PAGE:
François Louis

François Louis, curator of the Focus Project, Design by the Book: Chinese Ritual Objects and the Sanli tu, is associate professor of history of Chinese art and material culture at Bard Graduate Center, where he has taught since 1999. From 2002 to 2008, he was editor-in-chief of the journal Artibus Asiae. The author of numerous articles on ancient and medieval Chinese design history, metalwork, and workshop practices, his books include Die Goldschmiede der Tang und Song-Zeit (Peter Lang, 1999) and, with Yea-jen Liang-Lee, An Index of Gold and Silver Artifacts Unearthed in the People’s Republic of China, (Museum Rietberg Zürich, 1996). With Peter N. Miller, Bard Graduate Center dean, he edited Antiquarianism and Intellectual Life in Europe and China, part of the BGC book series, Cultural Histories of the Material World. His current project is a book with the working title, Dynastic Possessions: the Material Culture of the Early Kitan Elite, which evaluates the art and recent archaeological finds from the tenth century in northern China. Louis received his PhD from the University of Zurich in 1997.

How did your interest in the Sanli tu come about?

Some fifteen years ago, I was trying to better understand the beginnings of antiquities collecting in China. I first read a brief mention about the Sanli tu in this context, in James Watt’s discussion of Song-dynasty (960–1279) antiquarianism in Possessing the Past: Treasures from the National Palace, Taipei, the seminal exhibition catalogue he co-edited with Wen Fong for the Metropolitan Museum of Art in 1996. Here he characterized the Sanli tu as representing a tradition of learning that preceded the antiquarian scholarship of the eleventh and twelfth centuries. This prompted me to look at a copy of the Sanli tu. I found that the book contains hundreds of illustrated discussions of classical ritual objects and that, amazingly, it had largely been ignored in modern scholarship—perhaps because it is rather esoteric and not concerned with understanding actual, surviving materials from the Shang and Zhou dynasties. To me it was interesting as a source for understanding medieval scholarship, however. One object entry, on the classical ancient drinking horn, caught my eye, because its illustration resembled a Western-style rhyton. In a 2007 paper on this issue I proposed that the author of the Sanli tu, Nie Chongyi, in 961 looked at seventh-century images of imported rhyta, which during his time were desirable luxury goods from the West, and mistook them to be ancient Chinese objects.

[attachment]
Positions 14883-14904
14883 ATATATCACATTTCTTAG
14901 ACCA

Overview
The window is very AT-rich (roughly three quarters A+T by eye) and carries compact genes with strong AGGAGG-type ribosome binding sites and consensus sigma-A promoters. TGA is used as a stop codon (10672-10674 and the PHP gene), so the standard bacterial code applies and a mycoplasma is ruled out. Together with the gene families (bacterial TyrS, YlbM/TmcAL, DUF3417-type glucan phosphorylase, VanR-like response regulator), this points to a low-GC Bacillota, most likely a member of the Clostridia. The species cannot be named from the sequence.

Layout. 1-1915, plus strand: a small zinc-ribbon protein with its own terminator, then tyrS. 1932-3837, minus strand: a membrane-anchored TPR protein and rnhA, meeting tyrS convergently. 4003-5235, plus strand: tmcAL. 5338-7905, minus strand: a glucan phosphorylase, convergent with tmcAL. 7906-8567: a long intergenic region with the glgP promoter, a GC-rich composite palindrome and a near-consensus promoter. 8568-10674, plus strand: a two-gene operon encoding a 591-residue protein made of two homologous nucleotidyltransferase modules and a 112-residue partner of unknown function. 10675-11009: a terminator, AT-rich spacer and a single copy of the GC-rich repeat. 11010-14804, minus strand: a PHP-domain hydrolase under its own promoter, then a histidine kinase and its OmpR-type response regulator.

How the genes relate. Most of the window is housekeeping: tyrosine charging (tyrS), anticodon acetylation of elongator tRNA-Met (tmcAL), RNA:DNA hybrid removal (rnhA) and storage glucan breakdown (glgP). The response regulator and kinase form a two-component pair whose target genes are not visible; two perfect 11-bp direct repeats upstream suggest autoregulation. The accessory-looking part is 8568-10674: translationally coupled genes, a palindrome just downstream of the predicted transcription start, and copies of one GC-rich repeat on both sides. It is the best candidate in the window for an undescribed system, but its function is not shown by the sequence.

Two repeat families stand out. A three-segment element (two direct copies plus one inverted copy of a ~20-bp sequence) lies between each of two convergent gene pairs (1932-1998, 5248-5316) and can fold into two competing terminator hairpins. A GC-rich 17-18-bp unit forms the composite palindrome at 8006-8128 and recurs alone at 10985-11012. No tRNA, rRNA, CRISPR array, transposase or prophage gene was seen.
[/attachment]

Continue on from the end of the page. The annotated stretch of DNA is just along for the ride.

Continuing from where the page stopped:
Why did you think of building a Focus Project around it?

One of the initial ideas that led to the conception of the Bard Graduate Center Focus Project was to integrate faculty research into the exhibition program. A research project that would conventionally be published as a scholarly article could instead be transformed into a more experimental format that included teaching and an exhibition. I was following this model. I had accumulated several months of research on the Sanli tu and had a draft for an introductory article on the history and historical significance of the book that could serve as a starting point for discussion in the classroom. Because the focus of this project was an entire book, I thought there was a rich array of possible directions to explore. The Sanli tu itself seemed appropriate because it is addresses the study of material culture. The book thus allows to foreground an important moment in the very early history of scholarship on ancient objects, and so is closely linked to our institutional research focus.

Describe students’ involvement in the project.